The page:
With any luck and a good map, we are all on the road to retirement. I recently arrived in this special place – 3 months and 29 days ago – but who’s counting? Yes, I left my day job after a 43-year career in health care. As with any major life change, there are several things to consider regarding your quality of life. Good quality of life and good health go hand in hand.
The average age of the American trucker is 55 years old, so many truckers who are still working are considerably older than 55. Being a part of this industry, you have heard about the enormous shortage of drivers now, as many have left because of insufficient income and others because of age. There has been talk over the past decade of a mandatory retirement age of 65 for truckers, although nothing has come of it yet. There are issues that might come up making you have to retire before you really want to, such as health problems, for example. But, thinking about your eventual retirement now can help keep you healthier down the road.
According to some experts, retirement is among the ten most stressful events, but remember that not all stressors are negative. There are many factors to take into consideration about retirement. If you’re one of those folks, like me, who didn’t work for the same company for forty years and, therefore, doesn’t have a pension, you need to save money. Financial strain is a negative stressor, so you want to avoid that as much as possible (this is so much easier said than done, but absolutely essential). Most of us are not going to want to live on Social Security alone. And, even when you reach age 65 and are eligible for Medicare (government-sponsored health insurance we are all required to sign up for), it doesn’t pay for everything. The individual still has to pick up some of the tab.
Read up now on saving and investing so you’ll have enough money to live on once you finally stop working. All the retirement planning folks tell you to plan to have enough money to live to the age of 95, so start putting those pennies in the jar and investing so your money will grow ASAP. If you have the option to send money directly to a bank account so you never see it in your hand, saving will be less painful than if you have to actually deposit it in the bank instead of spending it on something you want.
Many people wonder, “How am I going to spend my day if I’m not working?” This can be really frightening for some people. Over the years, many folks are so focused on their work that they don’t have time for outside interests. Work is the only thing they know how to do. If you are one of those people, start thinking now about all those things you would love to do if only you had the time. Always wanted to learn to sail? Travel? Knit? Learn another language? Archery? Drink coffee with friends every morning? Sing? Act? Spend more time with your family? Be an extra in a movie? Whatever! Make a list of all the things that you think you might want to do one day, if you had the extra time, that interest you.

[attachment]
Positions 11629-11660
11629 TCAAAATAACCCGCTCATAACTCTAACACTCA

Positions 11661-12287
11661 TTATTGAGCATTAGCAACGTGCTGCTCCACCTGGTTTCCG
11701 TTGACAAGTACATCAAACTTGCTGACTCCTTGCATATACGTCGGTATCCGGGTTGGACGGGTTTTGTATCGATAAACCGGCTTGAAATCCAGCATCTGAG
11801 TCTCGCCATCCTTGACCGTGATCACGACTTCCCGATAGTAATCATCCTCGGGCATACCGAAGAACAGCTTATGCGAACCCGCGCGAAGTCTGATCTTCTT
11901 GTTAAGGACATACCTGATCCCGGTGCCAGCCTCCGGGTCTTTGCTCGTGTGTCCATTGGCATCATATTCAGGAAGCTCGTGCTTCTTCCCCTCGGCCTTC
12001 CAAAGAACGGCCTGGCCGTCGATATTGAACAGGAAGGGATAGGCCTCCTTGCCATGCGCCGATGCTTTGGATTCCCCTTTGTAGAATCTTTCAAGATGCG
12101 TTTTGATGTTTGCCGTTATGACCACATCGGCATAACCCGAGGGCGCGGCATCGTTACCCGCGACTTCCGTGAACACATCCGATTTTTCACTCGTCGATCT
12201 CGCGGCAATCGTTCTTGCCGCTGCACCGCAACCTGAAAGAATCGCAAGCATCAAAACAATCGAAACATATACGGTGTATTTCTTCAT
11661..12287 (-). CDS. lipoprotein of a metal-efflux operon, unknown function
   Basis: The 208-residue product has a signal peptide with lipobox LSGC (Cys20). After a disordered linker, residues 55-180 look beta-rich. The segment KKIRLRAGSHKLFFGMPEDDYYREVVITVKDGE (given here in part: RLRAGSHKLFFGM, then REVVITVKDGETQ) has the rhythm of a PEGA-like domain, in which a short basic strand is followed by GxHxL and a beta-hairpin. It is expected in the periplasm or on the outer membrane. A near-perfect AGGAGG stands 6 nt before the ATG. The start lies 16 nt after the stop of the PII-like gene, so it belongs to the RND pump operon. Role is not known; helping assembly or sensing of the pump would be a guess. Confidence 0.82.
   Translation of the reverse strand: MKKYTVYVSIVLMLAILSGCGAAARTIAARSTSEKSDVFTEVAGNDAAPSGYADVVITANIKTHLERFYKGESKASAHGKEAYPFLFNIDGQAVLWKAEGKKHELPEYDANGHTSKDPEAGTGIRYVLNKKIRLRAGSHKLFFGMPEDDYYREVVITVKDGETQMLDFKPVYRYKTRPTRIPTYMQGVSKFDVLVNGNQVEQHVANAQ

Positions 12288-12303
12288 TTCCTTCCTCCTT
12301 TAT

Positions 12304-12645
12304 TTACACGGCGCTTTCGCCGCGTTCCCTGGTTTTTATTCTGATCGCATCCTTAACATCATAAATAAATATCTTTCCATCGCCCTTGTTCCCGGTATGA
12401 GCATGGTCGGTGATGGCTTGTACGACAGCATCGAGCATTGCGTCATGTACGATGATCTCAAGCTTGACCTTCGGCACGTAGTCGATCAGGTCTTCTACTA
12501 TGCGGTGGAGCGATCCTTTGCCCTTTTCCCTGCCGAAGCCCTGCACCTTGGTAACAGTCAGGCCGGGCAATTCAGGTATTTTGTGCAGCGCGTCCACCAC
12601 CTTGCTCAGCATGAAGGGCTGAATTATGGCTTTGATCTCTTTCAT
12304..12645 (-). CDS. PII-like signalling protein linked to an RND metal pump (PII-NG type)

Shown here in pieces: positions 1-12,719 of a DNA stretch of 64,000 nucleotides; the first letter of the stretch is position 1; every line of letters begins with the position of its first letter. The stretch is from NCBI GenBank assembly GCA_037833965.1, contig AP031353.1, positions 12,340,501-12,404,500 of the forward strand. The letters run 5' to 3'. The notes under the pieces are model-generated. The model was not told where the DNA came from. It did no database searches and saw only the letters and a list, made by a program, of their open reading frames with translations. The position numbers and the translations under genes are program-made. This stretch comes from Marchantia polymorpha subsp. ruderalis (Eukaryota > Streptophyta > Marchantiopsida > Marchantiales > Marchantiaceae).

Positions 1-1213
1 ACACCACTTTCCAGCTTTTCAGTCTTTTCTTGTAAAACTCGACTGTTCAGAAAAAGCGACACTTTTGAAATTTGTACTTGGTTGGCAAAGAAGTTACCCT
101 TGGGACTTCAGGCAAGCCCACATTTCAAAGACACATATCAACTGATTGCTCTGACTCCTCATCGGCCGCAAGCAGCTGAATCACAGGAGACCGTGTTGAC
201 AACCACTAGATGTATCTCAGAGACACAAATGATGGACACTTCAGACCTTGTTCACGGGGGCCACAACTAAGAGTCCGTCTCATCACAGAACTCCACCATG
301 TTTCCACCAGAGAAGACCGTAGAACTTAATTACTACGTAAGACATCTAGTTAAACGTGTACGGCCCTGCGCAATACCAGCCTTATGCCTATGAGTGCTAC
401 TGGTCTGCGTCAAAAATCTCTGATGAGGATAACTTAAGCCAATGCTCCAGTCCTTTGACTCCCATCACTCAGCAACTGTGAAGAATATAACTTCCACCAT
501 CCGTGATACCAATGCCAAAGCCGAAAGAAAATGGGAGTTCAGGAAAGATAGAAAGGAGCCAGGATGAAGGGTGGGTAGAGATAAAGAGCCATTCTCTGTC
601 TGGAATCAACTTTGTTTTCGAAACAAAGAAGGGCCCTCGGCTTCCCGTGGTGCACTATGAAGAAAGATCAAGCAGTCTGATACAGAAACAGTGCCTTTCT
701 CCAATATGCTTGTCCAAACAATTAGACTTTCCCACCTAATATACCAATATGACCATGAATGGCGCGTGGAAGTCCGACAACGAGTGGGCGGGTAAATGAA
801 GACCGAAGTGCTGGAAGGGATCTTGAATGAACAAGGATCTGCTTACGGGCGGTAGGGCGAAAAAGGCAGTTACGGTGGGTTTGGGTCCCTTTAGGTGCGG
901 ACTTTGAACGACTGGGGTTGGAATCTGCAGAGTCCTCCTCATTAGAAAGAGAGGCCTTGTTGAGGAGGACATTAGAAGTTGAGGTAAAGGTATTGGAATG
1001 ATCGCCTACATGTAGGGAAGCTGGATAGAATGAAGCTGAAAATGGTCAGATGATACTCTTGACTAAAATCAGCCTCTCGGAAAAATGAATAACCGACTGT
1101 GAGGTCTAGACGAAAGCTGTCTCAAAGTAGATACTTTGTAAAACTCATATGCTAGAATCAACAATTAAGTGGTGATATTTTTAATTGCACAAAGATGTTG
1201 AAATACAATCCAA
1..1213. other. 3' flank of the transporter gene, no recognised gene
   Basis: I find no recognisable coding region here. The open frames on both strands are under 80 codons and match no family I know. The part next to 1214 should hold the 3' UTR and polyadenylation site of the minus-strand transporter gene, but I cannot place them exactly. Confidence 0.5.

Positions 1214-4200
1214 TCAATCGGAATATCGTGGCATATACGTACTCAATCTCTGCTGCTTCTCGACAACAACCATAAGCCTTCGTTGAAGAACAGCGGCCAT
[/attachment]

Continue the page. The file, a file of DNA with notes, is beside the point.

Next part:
In retirement, you finally have the time to get involved in your long-awaited hobby – whatever that turns out to be. I don’t have any grandkids, so the first thing I signed up for was rocking babies who have to stay in the hospital intensive care unit for long periods of time without their parents. The babies love it, the nurses are so grateful for my help, and I get to go home a hero every time. Boy, let me tell you, that does feel good!
What if you are bored? You can always go back to work! There are lots of people who enjoy a year or two of doing nothing, then they find a job that doesn’t require lots of commitment or education to fill their days – and their pockets – and go back to work, either full or part time (some even start a second career).
Some worry about how their health might change after they retire. That is, of course, different for each and every individual. The older we get, the more risk of chronic disease we have. One thing that might make a big difference, though, is having more time in retirement to change up the way you currently take care of yourself. For example, truckers eat in truck stops – not the most nutritious food, usually. When you have more time, you can spend some of it cooking at home. You save a bundle and can eat meals that are better for you.
Right after laughter, food is the best medicine. Fast food and snacks usually contain way too many calories and chemicals, so cooking for yourself can also help you lose weight – obesity is a major health problem for many truckers. Now that you won’t have to be on someone else’s schedule, you can plan time to go for a walk every day. I love to dance, so, after sitting at a desk talking to patients and students for many years, I signed up for a Zumba class with some other retired friends, and it’s been fabulous! And, these health habit changes help stave off the boredom we talked about earlier, too. You can plan to exercise on certain days, volunteer on others, or hang out with friends or at home enjoying the company of others or solitude. The sky is the limit!
I know it’s hard to imagine retiring if you are still a young person, but I can promise you, that won’t last forever. Even if you are only in your 20s or 30s, start saving now, even if it’s just a small amount every paycheck. Make it like brushing your teeth or putting fuel in your tank – something that HAS to be done. There was a time I couldn’t imagine not working, but that, too, will change for most of us. The less financial strain you face, the more relaxed, happy and healthy you will be when you make that final run and arrive at your retirement destination!